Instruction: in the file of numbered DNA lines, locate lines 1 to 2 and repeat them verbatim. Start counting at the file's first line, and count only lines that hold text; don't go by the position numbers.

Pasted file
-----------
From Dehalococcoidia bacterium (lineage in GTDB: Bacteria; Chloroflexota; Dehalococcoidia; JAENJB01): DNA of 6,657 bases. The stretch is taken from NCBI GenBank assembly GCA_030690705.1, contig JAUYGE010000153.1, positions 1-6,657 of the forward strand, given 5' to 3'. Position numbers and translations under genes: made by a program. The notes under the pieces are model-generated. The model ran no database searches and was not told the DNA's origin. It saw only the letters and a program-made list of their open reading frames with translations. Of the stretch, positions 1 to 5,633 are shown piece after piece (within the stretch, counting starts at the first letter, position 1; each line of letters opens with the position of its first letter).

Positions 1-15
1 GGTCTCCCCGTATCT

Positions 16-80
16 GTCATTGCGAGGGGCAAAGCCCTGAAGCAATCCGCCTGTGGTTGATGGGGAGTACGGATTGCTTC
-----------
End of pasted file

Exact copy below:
From Dehalococcoidia bacterium (lineage in GTDB: Bacteria; Chloroflexota; Dehalococcoidia; JAENJB01): DNA of 6,657 bases. The stretch is taken from NCBI GenBank assembly GCA_030690705.1, contig JAUYGE010000153.1, positions 1-6,657 of the forward strand, given 5' to 3'. Position numbers and translations under genes: made by a program. The notes under the pieces are model-generated. The model ran no database searches and was not told the DNA's origin. It saw only the letters and a program-made list of their open reading frames with translations. Of the stretch, positions 1 to 5,633 are shown piece after piece (within the stretch, counting starts at the first letter, position 1; each line of letters opens with the position of its first letter).

Positions 1-15